What's in the Stomach's Gastric Juice?

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The food you chew and swallow (called a bolus) mixes with the gastric juices secreted by special glands found in the lining of your stomach. They include the cardiac glands at the top part of the stomach, the oxyntic glands in the main body of the stomach and the pyloric glands, located in the antrum or the lowest part of the stomach.

Each of the glands contains cells that make specific components that together are called the gastric juices.

Neck cells secrete bicarbonate and mucous, parietal cells secrete hydrochloric acid, chief cells secrete pepsinogen, and enteroendocrine cells secrete various hormones. Not all stomach glands contain every type of cell.

Breaking Down the Gastric Juices

Gastric juice is made up of water, electrolytes, hydrochloric acid, enzymes, mucus and intrinsic factor. Hydrochloric acid is a strong acid secreted by the parietal cells, and it lowers the pH of your stomach to around 2. Hydrochloric acid converts pepsinogen into pepsin and breaks various nutrients apart from the food you eat. It also kills bacteria that comes along with your food.

Pepsinogen is secreted by chief cells, and when it's in the presence of hydrochloric acid, it's converted to pepsin. Pepsin breaks apart tertiary and secondary protein structures to make it easier for the digestive enzymes in the small intestines to work later.

Gastric lipase is another digestive enzyme made by the chief cells.

It helps break down short and medium chain fats.

Amylase is also found in gastric juices, but it isn't made by the stomach, it comes from saliva and travels with the bolus into the stomach. Amylase breaks down carbohydrates, but it doesn't have much time to work on the stomach because the acidity stops it.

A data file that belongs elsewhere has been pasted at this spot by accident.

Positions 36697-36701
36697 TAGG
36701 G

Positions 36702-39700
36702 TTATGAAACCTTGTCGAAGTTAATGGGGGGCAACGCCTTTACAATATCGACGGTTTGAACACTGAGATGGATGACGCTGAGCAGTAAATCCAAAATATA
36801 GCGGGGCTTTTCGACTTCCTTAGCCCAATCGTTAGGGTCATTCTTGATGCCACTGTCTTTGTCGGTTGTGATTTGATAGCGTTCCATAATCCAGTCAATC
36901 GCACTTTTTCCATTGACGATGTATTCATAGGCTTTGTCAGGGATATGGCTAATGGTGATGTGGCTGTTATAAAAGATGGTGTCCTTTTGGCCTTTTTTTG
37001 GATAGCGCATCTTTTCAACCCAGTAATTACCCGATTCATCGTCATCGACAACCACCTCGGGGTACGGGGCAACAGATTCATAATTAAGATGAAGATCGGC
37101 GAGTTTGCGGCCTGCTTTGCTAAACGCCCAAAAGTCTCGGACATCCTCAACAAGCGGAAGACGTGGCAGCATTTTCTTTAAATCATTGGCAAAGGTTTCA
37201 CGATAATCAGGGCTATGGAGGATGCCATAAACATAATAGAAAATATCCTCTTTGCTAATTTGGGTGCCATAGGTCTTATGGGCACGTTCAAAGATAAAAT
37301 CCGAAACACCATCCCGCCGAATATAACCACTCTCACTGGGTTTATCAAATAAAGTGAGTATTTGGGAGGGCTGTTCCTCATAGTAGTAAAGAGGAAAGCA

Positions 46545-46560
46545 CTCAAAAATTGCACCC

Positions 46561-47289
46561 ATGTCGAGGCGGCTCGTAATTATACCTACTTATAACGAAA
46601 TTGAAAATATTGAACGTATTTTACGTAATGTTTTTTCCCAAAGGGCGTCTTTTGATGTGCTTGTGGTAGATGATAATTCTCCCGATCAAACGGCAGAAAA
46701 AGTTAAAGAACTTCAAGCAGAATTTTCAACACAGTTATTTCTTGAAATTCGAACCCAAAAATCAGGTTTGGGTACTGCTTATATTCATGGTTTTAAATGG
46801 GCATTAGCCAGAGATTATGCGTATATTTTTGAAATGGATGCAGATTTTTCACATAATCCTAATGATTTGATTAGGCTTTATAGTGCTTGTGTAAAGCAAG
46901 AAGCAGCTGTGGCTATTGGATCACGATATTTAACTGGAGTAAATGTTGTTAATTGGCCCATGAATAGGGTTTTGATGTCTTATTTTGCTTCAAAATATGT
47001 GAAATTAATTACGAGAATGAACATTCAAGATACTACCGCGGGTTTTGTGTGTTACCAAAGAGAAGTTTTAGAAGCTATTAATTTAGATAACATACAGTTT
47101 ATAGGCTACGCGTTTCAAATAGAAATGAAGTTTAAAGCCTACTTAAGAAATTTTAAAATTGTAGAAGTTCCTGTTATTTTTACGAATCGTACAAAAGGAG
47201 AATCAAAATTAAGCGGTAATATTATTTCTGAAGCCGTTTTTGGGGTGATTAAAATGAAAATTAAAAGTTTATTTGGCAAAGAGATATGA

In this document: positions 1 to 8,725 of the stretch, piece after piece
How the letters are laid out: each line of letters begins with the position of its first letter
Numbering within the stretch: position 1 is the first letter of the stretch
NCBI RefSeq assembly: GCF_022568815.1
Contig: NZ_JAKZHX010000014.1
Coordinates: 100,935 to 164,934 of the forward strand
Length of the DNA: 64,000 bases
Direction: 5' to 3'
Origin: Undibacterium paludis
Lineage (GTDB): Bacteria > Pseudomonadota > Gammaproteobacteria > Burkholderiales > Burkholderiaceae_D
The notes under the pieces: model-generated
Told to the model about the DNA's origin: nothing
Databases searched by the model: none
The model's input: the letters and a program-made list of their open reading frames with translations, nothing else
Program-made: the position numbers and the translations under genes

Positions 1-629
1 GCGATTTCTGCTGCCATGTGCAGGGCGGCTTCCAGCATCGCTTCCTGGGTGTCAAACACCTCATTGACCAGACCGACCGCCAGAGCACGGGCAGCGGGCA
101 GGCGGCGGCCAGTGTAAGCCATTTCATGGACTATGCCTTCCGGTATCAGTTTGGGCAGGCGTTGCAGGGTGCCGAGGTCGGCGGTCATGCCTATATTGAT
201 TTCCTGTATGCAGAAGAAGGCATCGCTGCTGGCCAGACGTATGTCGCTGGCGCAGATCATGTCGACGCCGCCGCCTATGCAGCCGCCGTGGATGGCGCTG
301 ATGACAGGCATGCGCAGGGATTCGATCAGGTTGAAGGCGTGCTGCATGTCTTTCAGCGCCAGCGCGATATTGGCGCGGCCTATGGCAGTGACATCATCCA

But that's okay, your small intestine makes more amylase later on.

Intrinsic factor is secreted by parietal cells and is necessary for your body to absorb vitamin B-12, which is essential for healthy nervous system function and blood cell production. Finally, the gastric juices contain water and mucus. The mucus is secreted by the neck cells and helps coat the protect your stomach lining from the acid environment.

Your stomach muscles squeeze and churn to mix the bolus with the digestive juices. The liquidy mixture is called chyme, and when it's ready, your stomach squirts the chyme into the small intestine where digestion and absorption of food continues.

Sources:

Gropper SS, Smith JL, Groff JL. "Advanced Nutrition and Human Metabolism." Sixth Edition. Belmont, CA. Wadsworth Publishing Company, 2013. 

Smolin LA, Grosvenor, MB. "Nutrition: Science and Applications." Third Edition. Wiley Publishing Company, 2013.

United States Department of Health and Human Services, National Digestive Diseases 
Information Clearinghouse (NDDIC). "Your Digestive System and How It Works." 

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